Jesse R. James
Jesse R. James
Revealing Photos Shed Light on Mystery
Revealing Photos Shed Light on Mystery
Jesse Robert James
aka Jesse Frank Dalton
Claimant to 70 alias identities
Head Shape: Oval form
Eyes: Blue – Right & left eyelids cover top of iris.
Left eye points more toward the nose.
Ears: Right lobe is blunted, Left lobe longer.
Both elongate significantly in later years.
Nose: Uniform, slightly larger, downward slope.
Nostrils teardrop flare back toward the face.
Mouth: Average sized with broader archers bow upper lip.
Chin: Broad round jaw line.
Shoulders: Straight, square shoulder line.
There are three main schools of thought regarding the true identity of the Outlaw Jesse James.
Tradition states it was the Jesse Woodson James killed in 1882. An unfitting and unlikely end of a legend.
Some say he assumed the identity of a cousin murdered in his place, Jeremiah “Jesse” Mason James.
The distinct defect (cleft helix) at the top rim of his ear sets the corpse apart from Jesse W. James.
Others believe the Outlaw legend belongs to J. Frank Dalton who lived until 1951. Dalton claimed his real name was Jesse Robert James, 1st cousin to Jesse Woodson James. He maintained his claim to his death at 104 years old.
Genealogy records show Jesse’s father, Robert Sallee James’ brother, John James had a son named Robert Woodson James. He took the name Jesse, as one of 72 aliases he used in his lifetime.
Those who subscribe to the J. Frank Dalton figure as Jesse James will be pleased to see him here in signature black attire. The black guns, gloves, coat and hat make for an imposing look of ferocity. The stone cold look in his eyes is indicative of his signature kill, which was to shoot a man over the left eye.
However, Dalton also said he was a lawman in his long life, noting that there is a star on his hat. There was in fact a Frank Dalton who served out of the Ft. Smith US Marshall’s office. None the less, outlaw or lawman, the photo is a spectacular specimen. The line between the two dangerous profession was very narrow, and often interchangeable.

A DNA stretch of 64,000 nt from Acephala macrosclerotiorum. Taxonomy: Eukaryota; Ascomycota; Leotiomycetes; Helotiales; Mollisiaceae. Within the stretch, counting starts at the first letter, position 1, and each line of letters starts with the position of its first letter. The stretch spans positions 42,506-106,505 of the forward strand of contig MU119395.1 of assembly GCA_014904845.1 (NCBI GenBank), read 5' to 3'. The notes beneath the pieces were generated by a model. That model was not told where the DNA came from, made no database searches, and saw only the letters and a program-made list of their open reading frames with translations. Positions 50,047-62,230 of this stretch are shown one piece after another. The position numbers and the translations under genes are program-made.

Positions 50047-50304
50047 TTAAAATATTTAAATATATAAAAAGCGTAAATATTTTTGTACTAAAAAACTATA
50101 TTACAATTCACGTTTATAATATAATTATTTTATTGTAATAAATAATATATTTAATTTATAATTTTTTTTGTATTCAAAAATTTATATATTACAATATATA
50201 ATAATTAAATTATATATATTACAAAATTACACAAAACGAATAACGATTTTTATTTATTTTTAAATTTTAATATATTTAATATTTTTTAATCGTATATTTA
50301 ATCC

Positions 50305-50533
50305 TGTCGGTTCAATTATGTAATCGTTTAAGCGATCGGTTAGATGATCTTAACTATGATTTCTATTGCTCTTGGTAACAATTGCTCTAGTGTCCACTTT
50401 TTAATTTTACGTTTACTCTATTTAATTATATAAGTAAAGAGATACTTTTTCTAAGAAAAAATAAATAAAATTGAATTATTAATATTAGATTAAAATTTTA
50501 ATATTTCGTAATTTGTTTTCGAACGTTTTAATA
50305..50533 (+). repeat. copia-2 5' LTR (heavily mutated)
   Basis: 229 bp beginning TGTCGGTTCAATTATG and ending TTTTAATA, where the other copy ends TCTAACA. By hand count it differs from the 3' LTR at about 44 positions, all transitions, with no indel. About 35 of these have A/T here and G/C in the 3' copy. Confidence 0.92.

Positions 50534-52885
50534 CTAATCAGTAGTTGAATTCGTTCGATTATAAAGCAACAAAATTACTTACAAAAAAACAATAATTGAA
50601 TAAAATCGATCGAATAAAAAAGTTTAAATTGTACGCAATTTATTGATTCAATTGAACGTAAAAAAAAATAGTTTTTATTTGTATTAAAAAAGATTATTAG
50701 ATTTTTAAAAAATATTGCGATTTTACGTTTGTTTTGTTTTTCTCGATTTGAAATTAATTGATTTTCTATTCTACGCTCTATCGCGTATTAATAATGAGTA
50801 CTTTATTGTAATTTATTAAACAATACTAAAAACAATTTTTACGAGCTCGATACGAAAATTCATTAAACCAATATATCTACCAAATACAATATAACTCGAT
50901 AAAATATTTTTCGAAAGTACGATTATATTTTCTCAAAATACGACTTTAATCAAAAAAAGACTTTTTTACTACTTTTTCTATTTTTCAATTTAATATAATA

Jesse Robert James alias: J. Frank Dalton claimed he was the son of Confederate Capt. George James who fired on Ft. Sumter, which ignited the Civil War. Jesse Robert James had a brother named Sylvester Franklin James, together their gang robbed banks, trains and stagecoaches. They were one of several “James Gangs” and all of them were connected with the clandestine super spies of the Knights of the Golden Circle.
Jesse Robert James, aka Jesse Frank Dalton admitted to the 1882 murder ruse of Jesse James in St. Joseph, MO. The conspiracy was committed with the help of the Governor, Sheriff Timberlake, the assistant Coroner and a squad of 52 former rebel allies. Timberlake, the sheriff of Clay Co. suddenly appeared an hour after the murder in St, Joe.
Buchanan Co. was out of his jurisdiction, yet he deputized James Gang members and took over the crime scene, the body and all of the evidence. They used only one news reporter, got the assistant coroner to do the autopsy, which was never signed and later stolen from the country coroner’s office files. The list of “irregularities” are documented in the 130 page Jesse James Forensic Report.